Saturday, January 19, 2008

Poor article

Current mood: contemplative

So I wrote a blog about this about a week ago, but as I went to post it, the system said I wasn't logged on so it deleted it. Oh was a pretty long post, so I guess I just wasn't meant to be! In any case, I still want to write about it! Here's the article in question. I was in the January 11, 2008 Record-Courier in Kent, Ohio:

Now, of course I have MAJOR issues with the content and claims made by this so-called professor from Washington state. I'm's hard to really take a professor seriously who's teaching at a community college. I could write (and did) a LONG blog about the issues here (and even why is this guy still a member of the church?). BUT, my main issue has to do with the reporter because this is a terribly biased and unbalanced article as well as incorrect.

For background, this is about the latest editions of the Book of Mormon, more specifically the introduction, and how the new editions have a slight rewording in them in regards to the Lamanites (a major group in the Book of Mormon) and how they are connected to today's American Indian tribes. In my opinion, the change (discussed later) is not that big of a deal and is a clarification rather than a change in doctrine. The introduction itself has only been around since 1981 and is really just that: an introduction to give readers an idea of what they're about to read and why it's important. But as I said, my main issues for this blog are with the reporter and how the article was written and presented.

For starters, look at how much space is devoted to the Church's position that the change is no big deal. Hard to find? It's a two-sentence paragraph in the second column: "What's the big deal? Church defenders say there is nothing important in the change." That's it. No official comments from Church representatives or even something like "the church declined comment" or even a pro-church statement. Now, check out how much of the article is devoted to the professor's antagonistic view of the church and the change. Yep...over two and a half complete columns, some two-thirds of the article. Are you kidding me? This is nowhere NEAR good journalism or even good reporting! Every story has two sides, right? While the opposition gets most pf the article, the defense is limited to one sentence that's not even a quote at that.

My second issue is that the change the article talks about isn't even quoted right. In the paragraph before the church's "defense" is stated it says this: "In previous editions, the phrase was "are the ancestors." Actually, for those of us who have and have actually READ the Book of Mormon, the phrase is: "are the principal ancestors..." (Book of Mormon introduction, emphasis added). The new 2006 editions now state "they are among the ancestors." (emphasis added). When you leave out one of the words, it makes a HUGE difference, now doesn't it? Like I said earlier in the blog, this is a clarification and a good one in my opinion. However, it doesn't affect what's in the book itself and whether it is true or not.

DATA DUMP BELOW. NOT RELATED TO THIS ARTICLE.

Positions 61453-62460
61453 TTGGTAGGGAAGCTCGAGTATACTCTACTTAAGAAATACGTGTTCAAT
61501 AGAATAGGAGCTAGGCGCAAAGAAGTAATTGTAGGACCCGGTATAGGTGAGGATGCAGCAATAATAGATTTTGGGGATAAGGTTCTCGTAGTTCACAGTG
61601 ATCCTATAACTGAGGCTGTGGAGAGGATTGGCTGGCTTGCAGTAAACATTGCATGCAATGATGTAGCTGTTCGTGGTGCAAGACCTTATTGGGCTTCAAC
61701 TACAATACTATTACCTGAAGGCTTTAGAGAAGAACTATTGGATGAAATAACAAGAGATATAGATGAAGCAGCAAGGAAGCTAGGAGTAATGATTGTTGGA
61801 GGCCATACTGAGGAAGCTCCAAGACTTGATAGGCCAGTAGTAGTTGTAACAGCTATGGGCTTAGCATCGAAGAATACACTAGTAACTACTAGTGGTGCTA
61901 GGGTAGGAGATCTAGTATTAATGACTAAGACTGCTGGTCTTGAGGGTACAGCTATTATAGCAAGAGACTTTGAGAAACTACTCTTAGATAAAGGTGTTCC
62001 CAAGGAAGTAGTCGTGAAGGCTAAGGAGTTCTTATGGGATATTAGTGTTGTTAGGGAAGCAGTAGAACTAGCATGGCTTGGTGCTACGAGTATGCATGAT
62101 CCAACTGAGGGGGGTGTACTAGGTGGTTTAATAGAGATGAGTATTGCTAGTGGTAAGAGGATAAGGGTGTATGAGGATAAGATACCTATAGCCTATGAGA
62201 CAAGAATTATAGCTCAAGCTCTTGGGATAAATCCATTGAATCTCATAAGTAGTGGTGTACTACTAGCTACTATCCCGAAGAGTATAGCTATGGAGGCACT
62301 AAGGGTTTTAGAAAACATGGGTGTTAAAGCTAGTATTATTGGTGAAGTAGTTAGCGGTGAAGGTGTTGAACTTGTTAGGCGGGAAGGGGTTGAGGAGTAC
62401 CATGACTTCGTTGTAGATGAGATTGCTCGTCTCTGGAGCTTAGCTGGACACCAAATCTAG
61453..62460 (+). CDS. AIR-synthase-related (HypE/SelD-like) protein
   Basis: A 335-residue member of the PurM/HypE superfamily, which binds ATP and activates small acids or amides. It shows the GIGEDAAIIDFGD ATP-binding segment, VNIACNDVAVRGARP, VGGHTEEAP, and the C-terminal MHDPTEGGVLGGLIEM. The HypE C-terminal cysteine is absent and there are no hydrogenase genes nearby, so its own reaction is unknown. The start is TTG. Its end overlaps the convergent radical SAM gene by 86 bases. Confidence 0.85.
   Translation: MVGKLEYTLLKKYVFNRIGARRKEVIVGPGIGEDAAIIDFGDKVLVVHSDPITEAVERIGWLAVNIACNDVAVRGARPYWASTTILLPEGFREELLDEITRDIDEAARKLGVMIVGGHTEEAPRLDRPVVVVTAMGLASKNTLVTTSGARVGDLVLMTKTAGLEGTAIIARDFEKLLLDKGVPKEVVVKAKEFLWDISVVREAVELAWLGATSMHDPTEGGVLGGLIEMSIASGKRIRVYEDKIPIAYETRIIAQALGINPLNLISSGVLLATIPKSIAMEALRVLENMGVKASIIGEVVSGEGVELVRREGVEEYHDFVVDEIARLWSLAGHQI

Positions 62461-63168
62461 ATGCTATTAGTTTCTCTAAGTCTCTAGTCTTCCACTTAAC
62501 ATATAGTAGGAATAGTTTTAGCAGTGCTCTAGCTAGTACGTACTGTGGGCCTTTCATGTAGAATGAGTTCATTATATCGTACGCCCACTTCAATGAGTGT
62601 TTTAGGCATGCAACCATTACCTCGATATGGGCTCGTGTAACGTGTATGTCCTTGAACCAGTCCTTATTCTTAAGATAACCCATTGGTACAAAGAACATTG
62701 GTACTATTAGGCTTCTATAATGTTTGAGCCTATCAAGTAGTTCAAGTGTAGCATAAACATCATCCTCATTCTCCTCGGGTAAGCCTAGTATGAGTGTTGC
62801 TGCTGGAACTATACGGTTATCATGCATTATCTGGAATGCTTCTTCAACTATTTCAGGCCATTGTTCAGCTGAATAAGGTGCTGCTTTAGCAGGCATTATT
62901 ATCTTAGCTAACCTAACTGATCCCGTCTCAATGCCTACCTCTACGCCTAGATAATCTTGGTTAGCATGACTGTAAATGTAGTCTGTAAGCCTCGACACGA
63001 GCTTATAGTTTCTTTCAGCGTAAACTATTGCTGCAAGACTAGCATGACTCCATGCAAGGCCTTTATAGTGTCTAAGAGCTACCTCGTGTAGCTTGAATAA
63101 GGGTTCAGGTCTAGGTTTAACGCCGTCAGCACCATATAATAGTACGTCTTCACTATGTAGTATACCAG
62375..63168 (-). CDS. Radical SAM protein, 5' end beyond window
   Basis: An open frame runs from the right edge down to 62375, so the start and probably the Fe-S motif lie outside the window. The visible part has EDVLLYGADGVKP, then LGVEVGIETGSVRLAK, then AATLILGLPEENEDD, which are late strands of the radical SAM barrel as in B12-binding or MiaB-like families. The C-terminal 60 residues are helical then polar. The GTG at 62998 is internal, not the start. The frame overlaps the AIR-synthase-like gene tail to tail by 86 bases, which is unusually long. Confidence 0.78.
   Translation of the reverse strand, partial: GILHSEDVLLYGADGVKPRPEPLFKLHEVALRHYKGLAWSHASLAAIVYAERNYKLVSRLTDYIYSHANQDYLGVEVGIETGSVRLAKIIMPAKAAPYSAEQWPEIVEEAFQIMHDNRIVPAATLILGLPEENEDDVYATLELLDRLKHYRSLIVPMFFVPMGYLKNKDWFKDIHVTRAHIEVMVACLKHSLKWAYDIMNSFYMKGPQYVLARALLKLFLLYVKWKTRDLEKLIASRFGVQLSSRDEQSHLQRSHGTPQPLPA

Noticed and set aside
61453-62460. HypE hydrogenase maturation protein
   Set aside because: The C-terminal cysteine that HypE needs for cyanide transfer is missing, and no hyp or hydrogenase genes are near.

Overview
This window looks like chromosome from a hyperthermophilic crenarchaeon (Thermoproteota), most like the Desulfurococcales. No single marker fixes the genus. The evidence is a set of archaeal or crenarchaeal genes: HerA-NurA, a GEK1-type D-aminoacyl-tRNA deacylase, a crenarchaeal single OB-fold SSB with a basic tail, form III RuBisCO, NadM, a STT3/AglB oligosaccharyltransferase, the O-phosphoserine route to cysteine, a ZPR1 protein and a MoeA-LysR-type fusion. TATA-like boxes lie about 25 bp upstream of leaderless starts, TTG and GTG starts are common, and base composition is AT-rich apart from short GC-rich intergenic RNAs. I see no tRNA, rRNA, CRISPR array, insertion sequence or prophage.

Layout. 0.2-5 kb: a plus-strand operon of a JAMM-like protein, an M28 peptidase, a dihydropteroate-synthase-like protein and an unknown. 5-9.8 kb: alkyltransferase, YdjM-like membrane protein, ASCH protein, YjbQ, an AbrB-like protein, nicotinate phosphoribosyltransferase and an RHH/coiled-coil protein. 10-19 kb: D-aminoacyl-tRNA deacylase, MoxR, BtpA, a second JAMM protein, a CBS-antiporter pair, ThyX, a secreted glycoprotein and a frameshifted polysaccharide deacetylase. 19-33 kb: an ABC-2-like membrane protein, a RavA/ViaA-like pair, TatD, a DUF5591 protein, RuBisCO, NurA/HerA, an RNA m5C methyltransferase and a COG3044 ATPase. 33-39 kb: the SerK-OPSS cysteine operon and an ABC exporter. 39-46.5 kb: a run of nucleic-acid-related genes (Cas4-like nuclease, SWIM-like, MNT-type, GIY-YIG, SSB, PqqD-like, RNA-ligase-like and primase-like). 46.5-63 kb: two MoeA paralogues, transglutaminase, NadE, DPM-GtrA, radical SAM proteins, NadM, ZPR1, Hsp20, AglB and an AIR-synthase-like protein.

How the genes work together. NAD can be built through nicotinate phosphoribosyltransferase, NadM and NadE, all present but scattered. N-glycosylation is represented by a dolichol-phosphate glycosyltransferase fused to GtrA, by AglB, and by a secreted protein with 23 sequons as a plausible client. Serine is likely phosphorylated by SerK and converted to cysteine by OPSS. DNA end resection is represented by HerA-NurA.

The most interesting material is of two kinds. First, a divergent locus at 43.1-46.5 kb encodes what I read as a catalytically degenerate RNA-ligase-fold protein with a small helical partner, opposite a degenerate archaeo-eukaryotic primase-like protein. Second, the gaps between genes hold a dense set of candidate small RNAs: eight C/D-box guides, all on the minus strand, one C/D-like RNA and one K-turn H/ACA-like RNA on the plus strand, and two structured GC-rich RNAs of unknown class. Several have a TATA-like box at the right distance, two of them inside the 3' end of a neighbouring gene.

Of course I don't want to think that this AP reporter has some ax to grind against the church or is doing this on purpose, but after reading this, it definitely makes me wonder if there are not alterior motives here. What better way to make the church and its leaders and supporters look like old-fashioned, mindless religious people who ignore reality and science than to extensively quote a college professor, ESPECIALLY one who is LDS and has been antagonistic towards the church? I do seriously wonder why this guy is even LDS still since he obviously thinks that some of our core beliefs are myths and that the leadership of the church is ignoring that. Why be part of an organization that you think that way of? The article and this professor also ignore the scholarly reasearch that has been made in regards to the historocity of the Book of Mormon. There are many great sites that deal with this, one of which is As much as I enjoy the archeological evidence and study of the Book of Mormon, it's not why I believe it's true, nor is archeological evidence why I believe in the Bible. Archeological evidence can only prove that certain places existed, but it cannot prove that certain miracles or extraordinary events took place there. That knowledge and understanding can only come from God himself.

Seriously, the best way to find out what the Book of Mormon is all about is to read it. Yes, it has it's slower parts, but really it's a fascinating story whether you want to take it as a literal history like I and other Latter-day Saints do or just as something Joseph Smith wrote with a third-grade frontier farmer's education. It's SO EASY to get a free Book of can get them from missionaries, from members of the Church, or online at and click on basic beliefs. You can also read it online there or at in the Gospel Library. Sorry to turn this into an ad, but really the best defense for the Book of Mormon is itself.

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